Rose said he is working on a bill for the spring session with House Deputy Majority Leader Frank Mautino (D-Spring Valley) that would legalize consumer fireworks. The sales tax revenue they produce would be channeled to rural service agencies, such as ambulance and fire districts and the University of Illinois Extension.

Currently, Iowa is the only neighboring state that shares illinois. ban on most consumer fireworks sales.

July 02, 2014

Indiana GM Plant Chemical Blast Kills 1, Injures 5

Authorities say a chemical explosion at a General Motors metal-stamping plant in Indiana has left one person dead and five others injured.

Marion Deputy Police Chief Cliff Sessoms says the blast killed 48-year-oldJames L. Gibson, a GM contractor.
A Marion General Hospital spokeswoman says five other people have non-life threatening injuries.
GM spokeswoman Stephanie Jentgen says "the situation is contained'' and "everybody has been evacuated'' from the plant in Marion, about 60 miles northeast of Indianapolis.
Assistant Fire Chief Greg Yeakle tells the Marion Chronicle-Tribune that chlorine dioxide was involved in the explosion.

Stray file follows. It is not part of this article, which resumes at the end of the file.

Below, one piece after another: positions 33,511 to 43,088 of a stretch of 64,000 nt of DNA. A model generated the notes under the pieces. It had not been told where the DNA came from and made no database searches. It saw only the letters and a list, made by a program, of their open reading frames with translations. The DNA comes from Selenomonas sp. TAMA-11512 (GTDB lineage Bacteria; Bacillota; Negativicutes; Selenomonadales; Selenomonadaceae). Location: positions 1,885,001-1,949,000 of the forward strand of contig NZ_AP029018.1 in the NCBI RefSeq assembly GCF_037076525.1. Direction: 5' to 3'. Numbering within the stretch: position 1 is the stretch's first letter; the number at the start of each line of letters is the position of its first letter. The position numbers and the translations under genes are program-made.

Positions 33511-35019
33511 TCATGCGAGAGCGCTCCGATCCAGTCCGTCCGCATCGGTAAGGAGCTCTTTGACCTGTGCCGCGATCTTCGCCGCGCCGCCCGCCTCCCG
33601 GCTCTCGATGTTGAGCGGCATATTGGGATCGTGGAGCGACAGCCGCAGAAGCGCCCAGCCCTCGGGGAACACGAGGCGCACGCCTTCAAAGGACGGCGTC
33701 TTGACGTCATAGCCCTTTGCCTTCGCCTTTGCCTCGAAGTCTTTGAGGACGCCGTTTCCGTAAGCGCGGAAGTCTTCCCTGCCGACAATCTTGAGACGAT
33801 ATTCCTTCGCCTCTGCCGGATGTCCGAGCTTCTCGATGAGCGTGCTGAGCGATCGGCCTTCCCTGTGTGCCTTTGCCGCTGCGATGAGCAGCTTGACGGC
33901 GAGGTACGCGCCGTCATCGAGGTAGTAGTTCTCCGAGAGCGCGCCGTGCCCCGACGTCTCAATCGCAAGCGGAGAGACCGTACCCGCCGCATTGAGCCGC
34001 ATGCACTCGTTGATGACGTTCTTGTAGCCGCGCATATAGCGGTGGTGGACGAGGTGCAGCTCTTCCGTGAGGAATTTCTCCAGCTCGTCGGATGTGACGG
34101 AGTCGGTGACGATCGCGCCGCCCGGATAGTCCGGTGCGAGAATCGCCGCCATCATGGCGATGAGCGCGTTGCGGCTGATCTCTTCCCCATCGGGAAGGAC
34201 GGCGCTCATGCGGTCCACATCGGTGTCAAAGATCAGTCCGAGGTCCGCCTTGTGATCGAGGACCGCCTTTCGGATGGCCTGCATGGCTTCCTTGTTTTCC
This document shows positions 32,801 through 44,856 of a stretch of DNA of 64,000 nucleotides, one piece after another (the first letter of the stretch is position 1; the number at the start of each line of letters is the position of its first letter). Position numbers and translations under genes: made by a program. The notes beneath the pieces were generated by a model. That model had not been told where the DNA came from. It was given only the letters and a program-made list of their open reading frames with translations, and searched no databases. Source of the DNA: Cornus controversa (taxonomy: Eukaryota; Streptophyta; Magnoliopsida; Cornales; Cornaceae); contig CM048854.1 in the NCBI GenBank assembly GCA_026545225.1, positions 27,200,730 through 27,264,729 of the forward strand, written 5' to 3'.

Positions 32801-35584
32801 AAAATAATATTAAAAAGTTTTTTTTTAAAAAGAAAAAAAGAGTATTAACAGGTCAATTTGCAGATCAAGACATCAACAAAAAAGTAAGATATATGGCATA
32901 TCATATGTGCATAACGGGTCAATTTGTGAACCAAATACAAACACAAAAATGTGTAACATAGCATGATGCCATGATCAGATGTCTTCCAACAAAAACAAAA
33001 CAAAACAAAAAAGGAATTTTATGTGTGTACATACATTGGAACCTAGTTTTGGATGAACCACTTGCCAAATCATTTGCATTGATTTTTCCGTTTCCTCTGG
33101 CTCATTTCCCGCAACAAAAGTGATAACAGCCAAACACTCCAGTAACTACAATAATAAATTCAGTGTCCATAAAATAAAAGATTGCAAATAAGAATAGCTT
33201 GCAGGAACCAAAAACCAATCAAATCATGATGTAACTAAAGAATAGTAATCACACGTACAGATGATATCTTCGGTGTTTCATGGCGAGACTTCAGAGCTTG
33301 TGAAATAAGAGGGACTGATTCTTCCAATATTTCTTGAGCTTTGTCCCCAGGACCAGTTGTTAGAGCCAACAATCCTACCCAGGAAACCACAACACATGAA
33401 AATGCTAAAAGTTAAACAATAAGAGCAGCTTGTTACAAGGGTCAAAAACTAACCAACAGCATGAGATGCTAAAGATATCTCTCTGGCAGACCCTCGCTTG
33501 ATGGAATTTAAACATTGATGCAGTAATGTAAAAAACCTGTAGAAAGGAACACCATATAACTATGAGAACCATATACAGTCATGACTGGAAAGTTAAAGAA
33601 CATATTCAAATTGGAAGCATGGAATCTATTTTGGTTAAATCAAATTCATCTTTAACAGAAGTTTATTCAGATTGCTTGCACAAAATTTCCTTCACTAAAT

GM spokesman Bill Grotz says an investigation is underway.
The plant employs about 1,600 workers. It provides blanks, stampings and sheet metal assembly for vehicles to GM assembly plants across North America.

June 30, 2014

Motion Filed To Protect Indiana's 1st Gay Marriage

A national gay rights group has filed an emergency motion in court seeking to protect the first same-sex marriage recognized in Indiana.

Lawyers from Lambda Legal filed the measure Monday morning in the U.S. 7th Circuit Court of Appeals in Chicago seeking continued recognition of the marriage between Niki Quasney and Amy Sandler.